Theatre Tulsa -- founded in 1922 -- is the longest-running local theatre west of the Mississippi River, and the seventh oldest in the United States. To mark its 95th anniversary, the company will present a special presentation this weekend at the Tulsa PAC. The show, featuring a cast of one hundred or more, is called "Local Landmark, National Treasure: An Epic Concert Celebrating 95 Years of Theatre Tulsa" -- and it will be staged June 23rd and 24th at 8pm, and then on the 25th at 2pm.

More StudioTulsa

Police in the Australian state of Victoria say they have charged Roman Catholic Cardinal George Pell with "historical sexual offenses." The Archdiocese of Sydney says Pell will return from Vatican City, where he is a top financial adviser to Pope Francis, to fight the charges.

Deputy Police Commissioner Shane Patton would not give reporters specifics of the charges against Pell but said there are "multiple complainants." He said the cardinal has been ordered to appear in court in Melbourne on July 18 for a hearing. Patton gave no further details.

An FBI agent assigned to the armed occupation of the Malheur National Wildlife Refuge in Oregon last year is facing a five-count indictment for allegedly lying about his role in the shooting death of one of the occupiers.

USA Gymnastics announced Tuesday that it will adopt all 70 of the recommendations in an independent review of its policies about reporting abuse. An investigation by The Indianapolis Star last year found that at least 368 gymnasts have alleged they were sexually assaulted by adults working in the sport.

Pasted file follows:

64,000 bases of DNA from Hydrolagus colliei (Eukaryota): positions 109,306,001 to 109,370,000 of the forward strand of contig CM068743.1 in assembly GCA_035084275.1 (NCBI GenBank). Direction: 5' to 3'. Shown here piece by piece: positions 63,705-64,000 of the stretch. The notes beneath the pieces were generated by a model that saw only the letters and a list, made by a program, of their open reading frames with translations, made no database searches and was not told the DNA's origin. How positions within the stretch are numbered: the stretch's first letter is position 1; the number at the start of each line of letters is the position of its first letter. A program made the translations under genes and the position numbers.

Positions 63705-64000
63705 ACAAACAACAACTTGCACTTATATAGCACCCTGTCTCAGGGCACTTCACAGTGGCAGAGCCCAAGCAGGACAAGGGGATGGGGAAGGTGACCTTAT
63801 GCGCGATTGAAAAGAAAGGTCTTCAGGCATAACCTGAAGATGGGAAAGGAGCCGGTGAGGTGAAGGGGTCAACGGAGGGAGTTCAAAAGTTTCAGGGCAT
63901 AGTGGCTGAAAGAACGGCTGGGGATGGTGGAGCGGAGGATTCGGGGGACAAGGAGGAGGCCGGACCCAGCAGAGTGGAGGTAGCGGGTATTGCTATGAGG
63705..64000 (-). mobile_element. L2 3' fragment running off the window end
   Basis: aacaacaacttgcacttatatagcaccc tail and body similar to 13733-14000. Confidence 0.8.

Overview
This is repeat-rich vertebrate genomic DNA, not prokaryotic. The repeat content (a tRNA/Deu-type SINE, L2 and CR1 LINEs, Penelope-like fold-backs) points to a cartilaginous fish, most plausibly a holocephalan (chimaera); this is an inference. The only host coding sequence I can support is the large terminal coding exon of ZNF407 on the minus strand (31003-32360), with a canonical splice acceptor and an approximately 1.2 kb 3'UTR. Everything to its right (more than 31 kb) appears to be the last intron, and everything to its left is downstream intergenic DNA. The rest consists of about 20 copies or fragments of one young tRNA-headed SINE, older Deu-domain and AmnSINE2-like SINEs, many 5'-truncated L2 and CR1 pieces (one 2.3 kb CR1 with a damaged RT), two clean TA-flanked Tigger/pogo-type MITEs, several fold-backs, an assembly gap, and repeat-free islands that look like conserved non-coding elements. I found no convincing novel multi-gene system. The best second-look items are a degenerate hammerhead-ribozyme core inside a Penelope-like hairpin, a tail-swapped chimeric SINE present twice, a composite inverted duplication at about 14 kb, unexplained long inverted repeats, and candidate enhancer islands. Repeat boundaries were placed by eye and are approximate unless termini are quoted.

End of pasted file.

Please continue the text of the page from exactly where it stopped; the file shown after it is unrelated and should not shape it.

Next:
A federal appeals court paved the way on Wednesday for Ohio to resume executions by lifting a lower court's decision to halt the state's lethal injection process.

It was a contentious decision that split the 6th U.S. Circuit Court of Appeals judges in an 8-6 vote.

In the case brought by death row inmates, the judges focused on the effects of the sedative midazolam, one of the three lethal injection drugs used by Ohio.

Boaty McBoatface is back.

And according to the British Antarctic Survey, the world's most famous unmanned submersible returned from its inaugural voyage last week with a trove of "unprecedented data about some of the coldest abyssal ocean waters on earth."

Copyright 2017 NPR. To see more, visit http://www.npr.org/.

ROBERT SIEGEL, HOST:

Copyright 2017 NPR. To see more, visit http://www.npr.org/.

ARI SHAPIRO, HOST:

Right now a world fair is going on in Kazakhstan, in the capital city of Astana. It has a grandiose architecture booth for more than a hundred countries, music, food. One thing it does not have is crowds.

Drive east from Washington and eventually you run smack into the middle of the Chesapeake Bay, the massive estuary that stretches from the mouth of the Susquehanna River at Maryland's northern tip and empties into the Atlantic 200 miles away near Norfolk, Va.

The Chesapeake is home to oysters, clams, and famous Maryland blue crab.

It's the largest estuary in the United States.

The Trump administration is expected Thursday to announce how it will implement its modified travel ban, following the Supreme Court's decision on Monday lifting a stay on the executive order imposed by two lower courts.

A founding father of France's nouvelle cuisine, Alain Senderens, died Sunday at the age of 77, reports The Associated Press.

"He was one of the last great creators of Paris," French food critic Gilles Pudlowski said, according to The Guardian. "This creator was a visionary."